Valentin Markin (aka "Arthur Walter") (1903 – 1934) was the chief illegal rezident and director of the espionage operations of the Soviet Union in the United States from 1933 to 1934. Markin headed the activities of both Soviet military intelligence and that of the Soviet secret police during this period.

Biography[edit | edit source]

Early years[edit | edit source]

Valentin Borisovich Markin was born in the city of Groznyi, part of the Russian empire, in 1903.[1] He studied at a business school as a young man.[1]

In 1920, Markin joined the Komsomol, the youth section of the Communist Party of the Soviet Union and he worked on Komsomol activities for the next two years in the region of the Caucuses.[1]

Career[edit | edit source]

Markin joined Soviet Military Intelligence (GRU) and was stationed in Berlin in the 1920s, where he married a nice Armenian girl who worked for the Soviet trade mission. His superior in Berlin was Ignace Reiss. At some point, Markin left the GRU and secured a position with the Foreign Department (INO) of the NKVD.

In the United States, Markin lived under the pseudonym "Arthur Walter."[1] He also is known to have used the aliases Oskar, Herman, and Davis.

The novice GRU agent Whittaker Chambers met with Markin, posing as Hermann, in New York City in 1933. He was, Chambers wrote, "a short, sturdy figure confined in a tight-fitting, rumpled suit and elevated on high-heeled German shoes." His brush like mop of hair looked like it had been cut with a sickle. "I felt," Chambers continued, " that I had met what is much more unusual in life than a thoroughly good man-a thoroughly bad one."[2]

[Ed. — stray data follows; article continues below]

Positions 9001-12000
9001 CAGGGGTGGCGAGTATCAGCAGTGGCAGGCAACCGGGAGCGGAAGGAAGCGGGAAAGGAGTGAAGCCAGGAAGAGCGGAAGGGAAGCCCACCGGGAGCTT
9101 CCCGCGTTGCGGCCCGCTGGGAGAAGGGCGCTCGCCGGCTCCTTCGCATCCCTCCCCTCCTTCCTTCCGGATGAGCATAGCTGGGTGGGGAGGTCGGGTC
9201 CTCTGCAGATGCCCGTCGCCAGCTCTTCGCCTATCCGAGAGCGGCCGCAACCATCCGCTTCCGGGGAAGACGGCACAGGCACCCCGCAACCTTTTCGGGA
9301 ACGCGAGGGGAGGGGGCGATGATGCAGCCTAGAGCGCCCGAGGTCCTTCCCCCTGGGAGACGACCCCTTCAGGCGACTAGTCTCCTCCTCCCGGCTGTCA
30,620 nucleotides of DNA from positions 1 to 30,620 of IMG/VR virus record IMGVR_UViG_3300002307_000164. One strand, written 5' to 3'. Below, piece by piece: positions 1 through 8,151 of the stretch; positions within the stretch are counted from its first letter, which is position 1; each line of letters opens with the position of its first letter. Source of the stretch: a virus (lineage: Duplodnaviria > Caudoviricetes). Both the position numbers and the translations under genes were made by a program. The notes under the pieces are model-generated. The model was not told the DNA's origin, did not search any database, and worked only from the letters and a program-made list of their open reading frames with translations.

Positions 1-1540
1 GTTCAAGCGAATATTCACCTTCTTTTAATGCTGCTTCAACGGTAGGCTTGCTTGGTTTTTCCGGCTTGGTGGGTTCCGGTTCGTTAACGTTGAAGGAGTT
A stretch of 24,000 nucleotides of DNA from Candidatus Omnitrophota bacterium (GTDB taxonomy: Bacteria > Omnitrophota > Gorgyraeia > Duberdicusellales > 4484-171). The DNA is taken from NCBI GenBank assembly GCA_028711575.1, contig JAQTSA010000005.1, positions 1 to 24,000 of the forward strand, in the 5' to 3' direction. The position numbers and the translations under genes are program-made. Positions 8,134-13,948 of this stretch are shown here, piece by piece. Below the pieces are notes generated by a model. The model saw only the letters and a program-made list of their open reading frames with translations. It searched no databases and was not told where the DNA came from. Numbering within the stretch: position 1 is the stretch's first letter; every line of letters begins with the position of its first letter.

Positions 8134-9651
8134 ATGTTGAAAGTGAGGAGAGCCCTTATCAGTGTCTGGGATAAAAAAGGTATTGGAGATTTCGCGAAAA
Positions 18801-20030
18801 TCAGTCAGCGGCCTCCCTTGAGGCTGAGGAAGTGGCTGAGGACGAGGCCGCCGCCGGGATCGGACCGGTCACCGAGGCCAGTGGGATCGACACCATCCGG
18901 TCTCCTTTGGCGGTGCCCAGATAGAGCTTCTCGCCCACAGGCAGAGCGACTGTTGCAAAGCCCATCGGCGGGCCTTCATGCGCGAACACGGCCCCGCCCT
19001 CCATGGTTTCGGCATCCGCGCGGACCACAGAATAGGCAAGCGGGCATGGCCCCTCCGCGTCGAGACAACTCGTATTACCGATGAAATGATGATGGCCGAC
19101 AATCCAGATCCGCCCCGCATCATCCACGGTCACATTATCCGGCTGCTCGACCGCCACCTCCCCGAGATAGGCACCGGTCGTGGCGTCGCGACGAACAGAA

The Russian Foreign Intelligence Service (SVR) provided the authors Allen Weinstein and Alexander Vassiliev an unprecedented peek into their archives for the preparation of The Haunted Wood (1999). One of the startling revelations in the text was that Valentin Markin had a source inside the U.S. State Department, codenamed "Willi," who had access to "numerous ambassadorial, consular, and military attache reports from Europe and the Far East," and could "filch transcripts of recorded conversations Secretary of State Cordell Hull and his assistants had with foreign ambassadors."

The Soviets paid "Willi" the extraordinary sum of $15,000 per year for the documents, which he passed to Markin through an intermediary codenamed "Leo," subsequently identified as New York Post journalist Ludwig Lore.[3]

Death and legacy[edit | edit source]

In August 1934, "Arthur Walter" (Markin) was found at the Luxor Baths on 46th Street in New York City suffering from a serious head wound. He subsequently died in the hospital after having contracted pneumonia following surgery.[1]

Markin was replaced as chief illegal rezident by Boris Iakovlevich Bazarov.

Footnotes[edit | edit source]

  1. 1.0 1.1 1.2 1.3 1.4 Svetlana Chervonnaya, "Valentin Borisovich Markin (1903-1934)," DocumentsTalk website. Retrieved August 19, 2010.
  2. [|Chambers, Whittaker] (1952). Witness. New York: Random House. pp. 313–318, passim.. 
  3. Svetlana Chervonnaya, "Ludwig Lore (1875-1942)," DocumentsTalk website. Retrieved August 18, 2010.

Further reading[edit | edit source]

  • Whittaker Chambers, Witness. New York: Random House, 1952.
  • Walter Krivitsky, In Stalin's Secret Service. New York: Harper and Brothers, 1939
  • Hede Massing, This Deception. New York: Duell, Sloan, and Pearce, 1951
  • Elisabeth K. Poretsky, Our Own People: A Memoir of 'Ignace Reiss' and his Friends. Ann Arbor: University of Michigan Press, 1969.
  • Allen Weinstein and Alexander Vassiliev, The Haunted Wood: Soviet Espionage in America—The Stalin Era. New York: Random House, 1999.
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